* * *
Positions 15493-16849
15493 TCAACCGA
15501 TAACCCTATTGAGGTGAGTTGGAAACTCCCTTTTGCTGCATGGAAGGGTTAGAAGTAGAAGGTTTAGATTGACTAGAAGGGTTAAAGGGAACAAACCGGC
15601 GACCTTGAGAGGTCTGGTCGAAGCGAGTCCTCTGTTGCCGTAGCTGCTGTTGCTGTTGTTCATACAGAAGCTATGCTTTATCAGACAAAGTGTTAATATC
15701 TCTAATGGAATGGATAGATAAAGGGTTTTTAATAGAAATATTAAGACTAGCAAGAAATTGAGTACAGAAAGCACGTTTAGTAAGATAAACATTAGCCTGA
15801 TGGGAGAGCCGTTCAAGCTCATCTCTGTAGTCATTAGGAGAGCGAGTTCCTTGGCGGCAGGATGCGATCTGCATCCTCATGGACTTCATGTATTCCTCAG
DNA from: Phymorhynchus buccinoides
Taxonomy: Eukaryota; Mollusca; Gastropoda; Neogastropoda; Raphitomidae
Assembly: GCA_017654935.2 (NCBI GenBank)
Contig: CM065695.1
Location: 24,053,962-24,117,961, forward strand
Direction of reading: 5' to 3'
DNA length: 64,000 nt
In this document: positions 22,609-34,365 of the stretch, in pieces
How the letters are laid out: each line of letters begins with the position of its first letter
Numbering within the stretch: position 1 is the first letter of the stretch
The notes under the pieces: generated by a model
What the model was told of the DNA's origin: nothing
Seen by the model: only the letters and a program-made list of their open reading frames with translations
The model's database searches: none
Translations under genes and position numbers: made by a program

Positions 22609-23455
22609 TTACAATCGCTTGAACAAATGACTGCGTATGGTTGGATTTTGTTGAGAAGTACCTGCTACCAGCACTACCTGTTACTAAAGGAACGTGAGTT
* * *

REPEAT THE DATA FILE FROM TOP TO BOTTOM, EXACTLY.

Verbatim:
Positions 15493-16849
15493 TCAACCGA
15501 TAACCCTATTGAGGTGAGTTGGAAACTCCCTTTTGCTGCATGGAAGGGTTAGAAGTAGAAGGTTTAGATTGACTAGAAGGGTTAAAGGGAACAAACCGGC
15601 GACCTTGAGAGGTCTGGTCGAAGCGAGTCCTCTGTTGCCGTAGCTGCTGTTGCTGTTGTTCATACAGAAGCTATGCTTTATCAGACAAAGTGTTAATATC
15701 TCTAATGGAATGGATAGATAAAGGGTTTTTAATAGAAATATTAAGACTAGCAAGAAATTGAGTACAGAAAGCACGTTTAGTAAGATAAACATTAGCCTGA
15801 TGGGAGAGCCGTTCAAGCTCATCTCTGTAGTCATTAGGAGAGCGAGTTCCTTGGCGGCAGGATGCGATCTGCATCCTCATGGACTTCATGTATTCCTCAG
DNA from: Phymorhynchus buccinoides
Taxonomy: Eukaryota; Mollusca; Gastropoda; Neogastropoda; Raphitomidae
Assembly: GCA_017654935.2 (NCBI GenBank)
Contig: CM065695.1
Location: 24,053,962-24,117,961, forward strand
Direction of reading: 5' to 3'
DNA length: 64,000 nt
In this document: positions 22,609-34,365 of the stretch, in pieces
How the letters are laid out: each line of letters begins with the position of its first letter
Numbering within the stretch: position 1 is the first letter of the stretch
The notes under the pieces: generated by a model
What the model was told of the DNA's origin: nothing
Seen by the model: only the letters and a program-made list of their open reading frames with translations
The model's database searches: none
Translations under genes and position numbers: made by a program

Positions 22609-23455
22609 TTACAATCGCTTGAACAAATGACTGCGTATGGTTGGATTTTGTTGAGAAGTACCTGCTACCAGCACTACCTGTTACTAAAGGAACGTGAGTT